Gold falls on firm dollar as Fed verdict looms; palladium rallies

·2 min read
Gold products are pictured on display at Korea Gold Exchange in Seoul

By Asha Sistla

(Reuters) - Gold retreated on Wednesday as the dollar firmed with investors awaiting the U.S. Federal Reserve's decision on interest rates, while supply concerns fuelled by tensions over Ukraine drove an 8% rally in palladium.

Spot gold XAU= dropped 0.9% to $1,831.70 per ounce at 10:51 a.m. ET (1551 GMT). U.S. gold futures GCv1 fell 1% to $1,833.50.

Silver XAG= fell 0.3% to $23.74.

The dollar .DXY held near a 2-1/2-week high in the run up to the policy decision at 2 p.m. EST (1900 GMT). Money markets are pricing in a first rate rise in March, followed by three more quarter-point increases by year-end. FEDWATCH USD/

Gold is being driven by "a combination of profit-taking after making new recent highs and ahead of the Fed meeting, a little firmness in the dollar and the prospect of rate hikes," said David Meger, director of metals trading at High Ridge Futures.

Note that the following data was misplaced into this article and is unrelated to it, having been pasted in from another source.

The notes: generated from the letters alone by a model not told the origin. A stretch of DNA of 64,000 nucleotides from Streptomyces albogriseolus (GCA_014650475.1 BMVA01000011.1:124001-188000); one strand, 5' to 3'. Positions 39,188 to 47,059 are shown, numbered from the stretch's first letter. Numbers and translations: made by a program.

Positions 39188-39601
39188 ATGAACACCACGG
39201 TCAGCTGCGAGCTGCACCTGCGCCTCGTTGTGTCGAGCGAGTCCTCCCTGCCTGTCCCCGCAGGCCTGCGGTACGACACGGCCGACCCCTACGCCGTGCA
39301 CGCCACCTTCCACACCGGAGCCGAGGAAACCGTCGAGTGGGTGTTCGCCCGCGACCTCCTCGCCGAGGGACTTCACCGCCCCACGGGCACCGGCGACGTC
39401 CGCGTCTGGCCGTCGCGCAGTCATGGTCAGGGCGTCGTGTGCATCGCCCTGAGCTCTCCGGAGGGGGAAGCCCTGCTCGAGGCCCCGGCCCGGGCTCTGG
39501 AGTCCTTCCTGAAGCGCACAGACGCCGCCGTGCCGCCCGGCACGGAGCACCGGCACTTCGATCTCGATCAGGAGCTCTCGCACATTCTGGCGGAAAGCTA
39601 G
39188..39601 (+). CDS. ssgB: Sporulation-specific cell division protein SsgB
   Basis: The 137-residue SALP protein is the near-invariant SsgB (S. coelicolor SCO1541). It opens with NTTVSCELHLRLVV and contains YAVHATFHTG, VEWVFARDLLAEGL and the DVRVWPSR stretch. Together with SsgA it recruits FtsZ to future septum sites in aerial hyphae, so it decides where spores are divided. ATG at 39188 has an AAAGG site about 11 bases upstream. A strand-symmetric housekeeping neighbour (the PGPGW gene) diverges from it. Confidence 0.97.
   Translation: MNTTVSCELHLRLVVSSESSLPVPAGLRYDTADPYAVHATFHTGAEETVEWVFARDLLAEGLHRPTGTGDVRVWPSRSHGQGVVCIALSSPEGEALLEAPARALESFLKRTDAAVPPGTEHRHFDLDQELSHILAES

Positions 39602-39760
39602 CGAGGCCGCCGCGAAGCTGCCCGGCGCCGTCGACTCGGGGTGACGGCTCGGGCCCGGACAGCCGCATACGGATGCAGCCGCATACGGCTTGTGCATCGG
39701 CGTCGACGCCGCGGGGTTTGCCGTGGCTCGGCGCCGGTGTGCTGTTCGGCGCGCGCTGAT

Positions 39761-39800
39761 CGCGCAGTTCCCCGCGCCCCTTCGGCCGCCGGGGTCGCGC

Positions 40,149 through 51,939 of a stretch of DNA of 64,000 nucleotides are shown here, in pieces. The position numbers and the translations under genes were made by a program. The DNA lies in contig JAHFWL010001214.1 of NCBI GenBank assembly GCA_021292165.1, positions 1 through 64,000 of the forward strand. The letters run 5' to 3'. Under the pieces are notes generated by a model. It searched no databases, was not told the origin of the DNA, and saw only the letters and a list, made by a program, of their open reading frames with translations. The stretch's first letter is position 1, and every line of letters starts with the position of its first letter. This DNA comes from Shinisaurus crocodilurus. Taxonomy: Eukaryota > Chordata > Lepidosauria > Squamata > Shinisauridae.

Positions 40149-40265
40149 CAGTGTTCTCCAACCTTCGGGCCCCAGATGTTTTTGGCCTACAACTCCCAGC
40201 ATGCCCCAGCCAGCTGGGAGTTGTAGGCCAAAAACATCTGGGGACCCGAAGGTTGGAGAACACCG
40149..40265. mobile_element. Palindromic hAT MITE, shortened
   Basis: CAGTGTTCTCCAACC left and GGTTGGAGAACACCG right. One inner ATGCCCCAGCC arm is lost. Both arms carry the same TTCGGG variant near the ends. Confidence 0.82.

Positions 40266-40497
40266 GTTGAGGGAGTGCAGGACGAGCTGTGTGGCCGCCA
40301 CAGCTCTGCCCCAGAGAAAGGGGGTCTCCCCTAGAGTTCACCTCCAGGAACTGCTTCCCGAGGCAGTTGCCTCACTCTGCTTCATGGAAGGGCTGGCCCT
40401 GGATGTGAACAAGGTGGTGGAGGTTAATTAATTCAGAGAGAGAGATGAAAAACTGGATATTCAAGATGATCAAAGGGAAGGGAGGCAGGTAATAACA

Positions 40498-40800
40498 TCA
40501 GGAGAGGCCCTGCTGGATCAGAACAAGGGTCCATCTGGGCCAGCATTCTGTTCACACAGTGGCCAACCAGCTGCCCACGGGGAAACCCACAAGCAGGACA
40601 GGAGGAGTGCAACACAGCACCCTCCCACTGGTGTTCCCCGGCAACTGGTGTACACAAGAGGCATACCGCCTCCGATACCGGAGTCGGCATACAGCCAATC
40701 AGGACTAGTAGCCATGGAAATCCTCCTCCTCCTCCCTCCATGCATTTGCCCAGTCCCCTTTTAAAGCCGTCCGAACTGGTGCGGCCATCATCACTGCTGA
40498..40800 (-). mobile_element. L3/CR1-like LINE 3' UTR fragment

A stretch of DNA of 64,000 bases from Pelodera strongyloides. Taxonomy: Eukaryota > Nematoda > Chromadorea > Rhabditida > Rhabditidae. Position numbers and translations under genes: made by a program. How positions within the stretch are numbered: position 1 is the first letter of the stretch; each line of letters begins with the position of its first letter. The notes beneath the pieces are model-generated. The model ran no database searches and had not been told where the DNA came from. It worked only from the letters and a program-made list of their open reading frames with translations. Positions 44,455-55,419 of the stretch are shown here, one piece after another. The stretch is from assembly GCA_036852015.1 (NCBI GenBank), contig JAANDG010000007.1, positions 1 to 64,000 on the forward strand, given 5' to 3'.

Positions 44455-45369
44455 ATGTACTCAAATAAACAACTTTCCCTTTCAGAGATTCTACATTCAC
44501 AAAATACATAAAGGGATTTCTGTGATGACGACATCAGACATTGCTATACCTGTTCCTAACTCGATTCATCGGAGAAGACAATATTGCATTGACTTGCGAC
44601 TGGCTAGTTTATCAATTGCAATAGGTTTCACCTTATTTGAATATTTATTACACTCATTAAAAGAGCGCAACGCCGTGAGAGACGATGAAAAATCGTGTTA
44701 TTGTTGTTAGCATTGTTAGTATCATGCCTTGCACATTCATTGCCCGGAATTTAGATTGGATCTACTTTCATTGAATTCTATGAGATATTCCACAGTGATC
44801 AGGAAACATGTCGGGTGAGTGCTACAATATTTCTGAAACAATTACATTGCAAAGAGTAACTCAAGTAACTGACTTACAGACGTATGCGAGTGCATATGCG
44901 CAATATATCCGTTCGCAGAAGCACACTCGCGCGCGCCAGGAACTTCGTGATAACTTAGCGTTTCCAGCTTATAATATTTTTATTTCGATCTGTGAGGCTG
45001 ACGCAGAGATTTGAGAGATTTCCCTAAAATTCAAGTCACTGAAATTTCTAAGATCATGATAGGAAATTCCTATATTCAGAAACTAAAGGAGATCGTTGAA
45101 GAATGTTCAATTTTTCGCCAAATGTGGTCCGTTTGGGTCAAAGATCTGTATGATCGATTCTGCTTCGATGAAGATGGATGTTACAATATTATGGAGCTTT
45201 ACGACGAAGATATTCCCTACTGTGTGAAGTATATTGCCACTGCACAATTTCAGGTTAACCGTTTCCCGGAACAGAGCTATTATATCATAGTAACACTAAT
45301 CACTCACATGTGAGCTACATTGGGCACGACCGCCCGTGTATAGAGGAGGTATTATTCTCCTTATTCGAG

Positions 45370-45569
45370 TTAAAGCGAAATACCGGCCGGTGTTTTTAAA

Analysts said interest rate hikes raise the opportunity cost of holding non-yielding gold, but bullion has remained supported on safe-haven demand amid a standoff between Western powers and Russia over concerns that Moscow may invade Ukraine. .N (Full Story)GOL/ETF

"Even more aggressive rate hikes may end up being positive for gold as it will further raise the risk of a policy mistake from the Federal Reserve as it increases recessionary risks," Saxo Bank analyst Ole Hansen wrote in a note.

Palladium XPD=, meanwhile, jumped 6.4% to $2,341.50 an ounce, having hit its highest since Sept. 8 at $2,378.98, while platinum XPT= climbed 2.2% to $1,047.45.

High Ridge's Meger attributed the palladium rally to the Ukraine situation, since Russia was a key producer.

Platinum and palladium are used in emissions-reducing autocatalysts for vehicles.

Heraeus precious metals wrote in a note on Tuesday that palladium would "remain volatile this year as the market is finely balanced and any events which change supply or demand could shift the market further into surplus or into deficit."

(Reporting by Asha Sistla in Bengaluru; Editing by Sherry Jacob-Phillips)